1. Can you utilise your spouse’s annual exemption?

Transferring 50% of the property before sale to a partner would mean it was treated as though your spouse was a joint owner from when the property was first bought.

  1. Can you claim relief when you sell your home?

Usually exempt under Principal private residence rules. If you let out your previous home and live elsewhere – you can claim PPR for the time you lived there.

Inheritance tax ideas and recommendations

  1. Can you switch your assets?

Inheritance Tax is always payable on the value of your estate if it exceeds £325,000. The good news is business assets and agricultural land have IHT exemptions. It’s always worth asking yourself whether you can switch your existing assets to things such as shares in private trading companies, or even agricultural assets as an example.

  1. Why not leave your family home to a dependent?

In the tax year 21/22, there is an additional Inheritance Tax nil rate band of £175,000 when a property belonging to a deceased loved one is left to a dependent – dependents are classed as biological, step or adopted.

  1. Why not make charitable gifts in your will?

Many people naturally want to leave part of their estate to charity when they pass but doing so can also reduce the need for your family to pay Inheritance Tax. Leaving at least 10% of the net value of your estate is usually the way to go. However, where the estate value is high, a reduced rate of 36% is charged where 10% or more is left to charity.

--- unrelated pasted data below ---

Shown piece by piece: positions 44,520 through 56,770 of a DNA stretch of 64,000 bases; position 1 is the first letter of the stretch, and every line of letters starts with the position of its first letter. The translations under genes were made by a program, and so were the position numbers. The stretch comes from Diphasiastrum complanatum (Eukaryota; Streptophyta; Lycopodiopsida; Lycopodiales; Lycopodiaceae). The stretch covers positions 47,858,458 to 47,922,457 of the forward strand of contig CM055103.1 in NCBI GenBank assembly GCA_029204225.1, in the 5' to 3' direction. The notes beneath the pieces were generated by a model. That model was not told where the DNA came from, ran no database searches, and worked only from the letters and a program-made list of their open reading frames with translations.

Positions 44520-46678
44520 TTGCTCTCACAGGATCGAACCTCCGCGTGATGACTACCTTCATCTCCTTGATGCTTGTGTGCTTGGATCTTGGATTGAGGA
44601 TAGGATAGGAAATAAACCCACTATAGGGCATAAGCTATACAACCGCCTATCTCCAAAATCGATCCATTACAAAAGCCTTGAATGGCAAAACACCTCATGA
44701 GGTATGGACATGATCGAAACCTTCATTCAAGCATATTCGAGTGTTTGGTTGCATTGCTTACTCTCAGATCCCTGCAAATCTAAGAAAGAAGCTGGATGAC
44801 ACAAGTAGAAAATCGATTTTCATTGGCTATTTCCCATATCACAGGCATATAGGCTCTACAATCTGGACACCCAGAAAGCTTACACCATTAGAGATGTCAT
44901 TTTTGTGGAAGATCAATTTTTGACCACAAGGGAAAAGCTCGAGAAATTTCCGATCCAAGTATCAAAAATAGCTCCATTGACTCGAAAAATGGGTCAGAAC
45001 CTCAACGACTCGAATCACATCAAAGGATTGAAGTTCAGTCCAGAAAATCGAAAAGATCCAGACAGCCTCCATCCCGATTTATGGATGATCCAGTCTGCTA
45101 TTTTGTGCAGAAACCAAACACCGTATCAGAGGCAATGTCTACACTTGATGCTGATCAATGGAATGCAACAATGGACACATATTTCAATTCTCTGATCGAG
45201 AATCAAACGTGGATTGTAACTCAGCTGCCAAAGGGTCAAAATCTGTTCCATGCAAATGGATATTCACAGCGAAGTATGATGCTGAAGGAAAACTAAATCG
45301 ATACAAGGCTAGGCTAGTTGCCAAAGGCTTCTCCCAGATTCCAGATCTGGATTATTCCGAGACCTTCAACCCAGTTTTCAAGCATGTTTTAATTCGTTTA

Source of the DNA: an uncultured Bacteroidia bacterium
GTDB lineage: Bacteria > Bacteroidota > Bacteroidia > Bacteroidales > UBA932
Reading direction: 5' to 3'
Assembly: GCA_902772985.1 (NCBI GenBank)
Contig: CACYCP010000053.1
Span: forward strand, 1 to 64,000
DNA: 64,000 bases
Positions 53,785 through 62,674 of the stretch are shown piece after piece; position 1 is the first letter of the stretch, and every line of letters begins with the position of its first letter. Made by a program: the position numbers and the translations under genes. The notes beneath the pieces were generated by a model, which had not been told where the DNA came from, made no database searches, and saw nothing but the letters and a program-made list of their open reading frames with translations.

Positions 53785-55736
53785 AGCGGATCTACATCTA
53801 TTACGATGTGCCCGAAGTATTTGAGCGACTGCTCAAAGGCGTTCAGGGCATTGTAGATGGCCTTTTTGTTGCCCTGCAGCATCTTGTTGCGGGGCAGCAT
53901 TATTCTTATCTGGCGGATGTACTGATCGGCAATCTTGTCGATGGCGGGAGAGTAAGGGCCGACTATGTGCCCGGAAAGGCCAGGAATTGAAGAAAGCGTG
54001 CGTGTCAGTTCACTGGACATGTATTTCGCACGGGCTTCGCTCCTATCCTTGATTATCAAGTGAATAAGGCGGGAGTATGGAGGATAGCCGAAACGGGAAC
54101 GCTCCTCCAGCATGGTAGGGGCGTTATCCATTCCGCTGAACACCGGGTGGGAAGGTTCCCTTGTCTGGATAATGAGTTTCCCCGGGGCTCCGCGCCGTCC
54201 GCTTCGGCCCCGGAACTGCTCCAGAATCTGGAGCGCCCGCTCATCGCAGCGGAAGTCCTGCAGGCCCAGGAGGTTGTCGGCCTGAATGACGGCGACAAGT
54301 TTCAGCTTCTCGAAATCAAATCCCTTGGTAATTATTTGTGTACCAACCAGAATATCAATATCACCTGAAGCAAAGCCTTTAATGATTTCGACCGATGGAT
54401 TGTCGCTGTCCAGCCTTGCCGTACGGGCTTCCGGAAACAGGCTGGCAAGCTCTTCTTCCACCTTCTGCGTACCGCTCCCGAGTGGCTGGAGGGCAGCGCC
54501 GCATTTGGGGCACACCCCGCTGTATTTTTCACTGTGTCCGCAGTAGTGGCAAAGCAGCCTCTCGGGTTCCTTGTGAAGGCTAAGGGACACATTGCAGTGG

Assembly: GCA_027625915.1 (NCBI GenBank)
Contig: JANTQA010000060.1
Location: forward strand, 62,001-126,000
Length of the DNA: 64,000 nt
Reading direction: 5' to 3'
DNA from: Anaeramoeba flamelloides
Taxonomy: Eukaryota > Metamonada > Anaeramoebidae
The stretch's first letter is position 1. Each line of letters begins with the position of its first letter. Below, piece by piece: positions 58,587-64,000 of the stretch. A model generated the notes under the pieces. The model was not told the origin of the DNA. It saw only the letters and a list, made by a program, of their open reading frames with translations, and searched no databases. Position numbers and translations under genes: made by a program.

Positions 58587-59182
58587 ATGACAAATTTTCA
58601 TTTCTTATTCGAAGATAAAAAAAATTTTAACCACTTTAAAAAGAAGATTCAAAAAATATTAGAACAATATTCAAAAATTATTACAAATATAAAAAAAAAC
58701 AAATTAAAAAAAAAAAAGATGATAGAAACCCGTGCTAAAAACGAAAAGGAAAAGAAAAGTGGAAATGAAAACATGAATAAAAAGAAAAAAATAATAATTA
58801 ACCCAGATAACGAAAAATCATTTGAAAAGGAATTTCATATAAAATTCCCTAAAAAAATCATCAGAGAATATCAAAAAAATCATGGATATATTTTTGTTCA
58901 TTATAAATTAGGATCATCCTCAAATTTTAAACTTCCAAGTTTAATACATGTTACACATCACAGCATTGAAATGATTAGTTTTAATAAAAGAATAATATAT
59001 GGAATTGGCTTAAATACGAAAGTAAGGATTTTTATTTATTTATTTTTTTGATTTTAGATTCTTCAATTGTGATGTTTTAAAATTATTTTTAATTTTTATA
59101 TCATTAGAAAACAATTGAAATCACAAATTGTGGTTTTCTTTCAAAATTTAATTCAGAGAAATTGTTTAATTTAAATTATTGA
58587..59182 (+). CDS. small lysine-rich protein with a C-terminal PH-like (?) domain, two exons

1. Can you take advantage of equity release plans?

If you’re aged over 55, there are a numerous equity release plans available to free up funds for multiple purposes. It works by using the value of the home to release a lump sum, which is only paid back when the homeowner goes into long term care or passes. The benefit is that the homeowner can still continue to reside in the home.

  1. When did you last update your will?

Many people make a will and then never look back over it. Regularly reviewing your will as your family and financial circumstances change will help you understand what Inheritance Tax your family may be liable to pay.

  1. Consider leaving your ISA to a spouse/civil partner

Income and capital gains received through an ISA are tax-free throughout their lifetime, but when you pass, the value is added to your estate and becomes subject to Inheritance Tax. But, if you leave the ISA to your spouse of civil partner, they can’t legally be charged Inheritance Tax – gifts between spouses/civil partners are exempt.

Contact us to talk through your tax planning strategy

Over the years, we’ve supported hundreds of people with their tax planning strategies, ensuring they are always acting legally and in line with HMRC regulations. If you’d like to find out how we can help you, please get in touch here.